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Richard Cain, West Virginia Man, Wants Supreme Court To Rule In Gas Case

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CLARKSBURG, W.Va. (AP) — A Marion County man wants the state Supreme Court to weigh in on a lawsuit aimed at stopping an Exxon Mobil Corp. subsidiary from sinking as many as 18 wells on his land to reach his neighbors' gas.

Richard Cain, a 61-year-old farmer, filed a motion in Clarksburg this week, asking U.S. District Judge Irene Keeley to certify a question for the state justices. If she declines, he wants her to grant a judgment on his behalf and issue an order permanently barring XTO Energy from trespassing.

Cain concedes he doesn't own the rights to oil, gas and minerals under his 105 acres. But he argues that a 1907 deed at the center of the case never envisioned such extensive surface disruption.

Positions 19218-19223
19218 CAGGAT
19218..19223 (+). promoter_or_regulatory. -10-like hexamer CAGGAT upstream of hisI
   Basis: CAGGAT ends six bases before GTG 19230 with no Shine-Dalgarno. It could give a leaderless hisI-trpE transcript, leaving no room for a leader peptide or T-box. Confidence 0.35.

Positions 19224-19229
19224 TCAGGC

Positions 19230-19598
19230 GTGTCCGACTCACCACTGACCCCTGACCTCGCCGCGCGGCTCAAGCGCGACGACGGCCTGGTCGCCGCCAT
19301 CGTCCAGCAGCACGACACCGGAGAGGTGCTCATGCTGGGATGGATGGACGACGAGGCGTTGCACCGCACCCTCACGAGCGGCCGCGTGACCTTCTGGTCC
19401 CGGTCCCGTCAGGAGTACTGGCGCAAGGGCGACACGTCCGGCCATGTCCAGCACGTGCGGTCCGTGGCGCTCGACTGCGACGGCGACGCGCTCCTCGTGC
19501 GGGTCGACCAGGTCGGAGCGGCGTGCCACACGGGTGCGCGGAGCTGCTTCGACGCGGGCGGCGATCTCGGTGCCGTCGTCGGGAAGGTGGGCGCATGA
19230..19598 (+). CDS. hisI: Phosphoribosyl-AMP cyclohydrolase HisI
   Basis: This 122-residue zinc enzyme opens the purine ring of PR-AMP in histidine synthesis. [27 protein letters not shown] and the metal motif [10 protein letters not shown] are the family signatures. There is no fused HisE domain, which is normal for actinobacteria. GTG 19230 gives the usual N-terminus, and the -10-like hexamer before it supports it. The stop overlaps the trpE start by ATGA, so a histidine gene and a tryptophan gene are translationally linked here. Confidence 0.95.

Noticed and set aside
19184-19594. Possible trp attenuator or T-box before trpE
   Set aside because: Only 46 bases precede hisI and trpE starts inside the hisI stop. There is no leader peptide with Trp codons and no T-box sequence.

XTO Energy plans to use about 36 acres to site wells. Cain contends that would use the best land and leave him mostly with steep hillsides.

XTO has denied doing anything illegal and wants the case dismissed. It argues it paid $63,000 for a pipeline right of way easement to transport oil, gas water and other substances across Cain's property.

But Cain says the justices should rule on whether a company has the right to occupy the surface of the land just because it controls the resources underneath. He argues XTO shouldn't be able to profit from what he considers illegal activity.

Existing case law supports "the common sense principles" underlying his case, the motion says. However, "the question presented has not been squarely answered by a controlling appellate decision."

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